McCarthy allies are touting his Tuesday endorsement from former President Donald Trump for the speaker’s gavel, something that could help with staunch Trump backers in the House GOP conference. Moreover, McCarthy has long moved to develop a good standing with even the most rebellious forces within the Freedom Caucus and has been in talks with some members of the group about their role in a GOP majority for weeks, according to Republican sources.
Plus, McCarthy allies believe Republicans will credit him for the hundreds of millions of dollars that his outside group raised and spent in key races. McCarthy has been calling victorious GOP candidates and members since Tuesday night.
McCarthy’s pitch to members, according to a familiar source, has been relatively straight forward: the GOP picked up seats two cycles in a row under his watch, and he is on the verge of delivering Republicans the majority – which will arm them subpoena power and allow them to serve as a check on the Biden administration.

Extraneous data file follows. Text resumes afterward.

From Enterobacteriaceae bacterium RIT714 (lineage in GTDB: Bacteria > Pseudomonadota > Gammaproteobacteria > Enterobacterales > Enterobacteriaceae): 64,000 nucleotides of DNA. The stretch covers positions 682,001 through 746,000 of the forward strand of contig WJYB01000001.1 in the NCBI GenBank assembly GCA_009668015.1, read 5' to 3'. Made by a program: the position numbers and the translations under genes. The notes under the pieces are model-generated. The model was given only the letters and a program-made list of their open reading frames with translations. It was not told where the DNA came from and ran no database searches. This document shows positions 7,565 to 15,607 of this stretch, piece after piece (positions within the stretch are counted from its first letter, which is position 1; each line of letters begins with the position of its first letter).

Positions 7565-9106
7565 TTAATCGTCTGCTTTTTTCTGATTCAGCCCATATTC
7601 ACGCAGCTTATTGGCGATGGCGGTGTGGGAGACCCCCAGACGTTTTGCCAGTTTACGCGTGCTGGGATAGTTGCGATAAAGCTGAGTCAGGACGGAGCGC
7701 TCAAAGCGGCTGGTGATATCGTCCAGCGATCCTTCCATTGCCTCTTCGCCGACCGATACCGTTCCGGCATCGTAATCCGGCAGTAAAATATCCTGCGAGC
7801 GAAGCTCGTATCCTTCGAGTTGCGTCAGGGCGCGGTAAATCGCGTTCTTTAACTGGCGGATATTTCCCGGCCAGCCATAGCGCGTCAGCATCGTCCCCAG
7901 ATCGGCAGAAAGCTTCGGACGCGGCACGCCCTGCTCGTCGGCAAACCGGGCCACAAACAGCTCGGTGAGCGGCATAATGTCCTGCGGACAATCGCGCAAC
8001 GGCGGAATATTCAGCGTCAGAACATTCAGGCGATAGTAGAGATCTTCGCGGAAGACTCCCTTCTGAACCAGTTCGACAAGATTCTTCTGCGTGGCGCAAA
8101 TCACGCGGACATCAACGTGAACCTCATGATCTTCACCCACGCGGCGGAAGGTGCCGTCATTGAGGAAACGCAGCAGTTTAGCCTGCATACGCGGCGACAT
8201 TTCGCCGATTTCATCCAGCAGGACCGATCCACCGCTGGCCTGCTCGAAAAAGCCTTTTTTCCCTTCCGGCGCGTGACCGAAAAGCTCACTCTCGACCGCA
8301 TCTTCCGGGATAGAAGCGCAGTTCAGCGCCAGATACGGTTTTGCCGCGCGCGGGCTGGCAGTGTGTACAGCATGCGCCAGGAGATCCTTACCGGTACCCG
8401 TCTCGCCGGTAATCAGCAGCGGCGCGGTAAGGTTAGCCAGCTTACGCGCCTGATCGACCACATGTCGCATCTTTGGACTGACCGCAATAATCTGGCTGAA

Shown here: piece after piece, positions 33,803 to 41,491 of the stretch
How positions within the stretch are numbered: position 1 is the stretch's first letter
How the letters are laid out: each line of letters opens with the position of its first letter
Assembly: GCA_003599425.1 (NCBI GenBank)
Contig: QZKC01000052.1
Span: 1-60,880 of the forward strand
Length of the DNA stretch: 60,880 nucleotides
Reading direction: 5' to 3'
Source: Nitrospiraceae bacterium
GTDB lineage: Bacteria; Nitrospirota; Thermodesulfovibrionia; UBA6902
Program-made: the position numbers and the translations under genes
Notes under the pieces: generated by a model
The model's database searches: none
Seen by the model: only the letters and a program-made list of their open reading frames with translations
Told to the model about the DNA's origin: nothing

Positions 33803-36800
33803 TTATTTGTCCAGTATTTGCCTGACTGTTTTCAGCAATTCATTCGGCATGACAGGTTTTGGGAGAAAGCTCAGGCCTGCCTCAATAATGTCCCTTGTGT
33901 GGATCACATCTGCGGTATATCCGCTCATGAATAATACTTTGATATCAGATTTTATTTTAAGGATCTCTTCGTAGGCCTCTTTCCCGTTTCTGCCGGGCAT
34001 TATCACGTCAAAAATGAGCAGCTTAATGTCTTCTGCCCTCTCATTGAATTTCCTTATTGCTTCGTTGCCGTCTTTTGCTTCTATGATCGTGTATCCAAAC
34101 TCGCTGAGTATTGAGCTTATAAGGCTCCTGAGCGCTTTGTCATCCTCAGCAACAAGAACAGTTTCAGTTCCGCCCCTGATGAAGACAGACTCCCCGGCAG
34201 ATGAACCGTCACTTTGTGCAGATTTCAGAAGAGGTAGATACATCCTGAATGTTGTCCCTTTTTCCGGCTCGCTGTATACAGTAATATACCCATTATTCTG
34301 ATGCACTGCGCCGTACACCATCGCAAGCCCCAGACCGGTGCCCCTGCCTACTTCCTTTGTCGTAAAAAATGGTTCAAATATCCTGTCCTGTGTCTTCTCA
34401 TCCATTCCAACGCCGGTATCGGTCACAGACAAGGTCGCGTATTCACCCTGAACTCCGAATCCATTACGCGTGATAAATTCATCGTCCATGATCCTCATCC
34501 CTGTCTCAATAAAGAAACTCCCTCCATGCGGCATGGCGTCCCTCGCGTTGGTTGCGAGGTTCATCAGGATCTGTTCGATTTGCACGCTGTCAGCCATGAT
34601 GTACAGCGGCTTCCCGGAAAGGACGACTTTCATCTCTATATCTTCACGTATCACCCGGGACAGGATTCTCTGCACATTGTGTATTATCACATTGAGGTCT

While McCarthy’s allies say the GOP leader is willing to hear members out, they believe negotiating with members could become a slippery slope – although McCarthy may have no choice, depending on the margins.
McCarthy had hoped to pick up at least 20 seats to give him a cushion in both the speaker’s race and to help push through his agenda. It’s unclear if they can get there as many races remain too early for CNN to call.
Aside from the speaker’s race, Tuesday’s underwhelming performance for the GOP has scrambled other leadership races.
The race for House GOP whip – a position that will only open up if Republicans win the majority – was already competitive, although Rep. Tom Emmer, who chairs the House GOP’s campaign arm, was seen as having the edge since he was likely to be rewarded if they had a strong night.
Now, Republicans say it could be tougher for Emmer to pull out a win.
Emmer told reporters Tuesday he still plans to run and that he doesn’t know if a smaller majority affects his bid. But his pitch to members is similar to McCarthy’s, saying: “we delivered.”
Meanwhile, Rep. Jim Banks of Indiana, a Trump ally and the head of the conservative Republican Study Committee, also officially declared his candidacy for the whip’s position. And Rep. Drew Ferguson of Georgia, the current deputy whip, is also vying for the post, arguing that his experience on the whip’s team will be even more valuable in a slimmer majority, where the chief vote counting job will be crucial for governing.
This story has been updated with additional developments.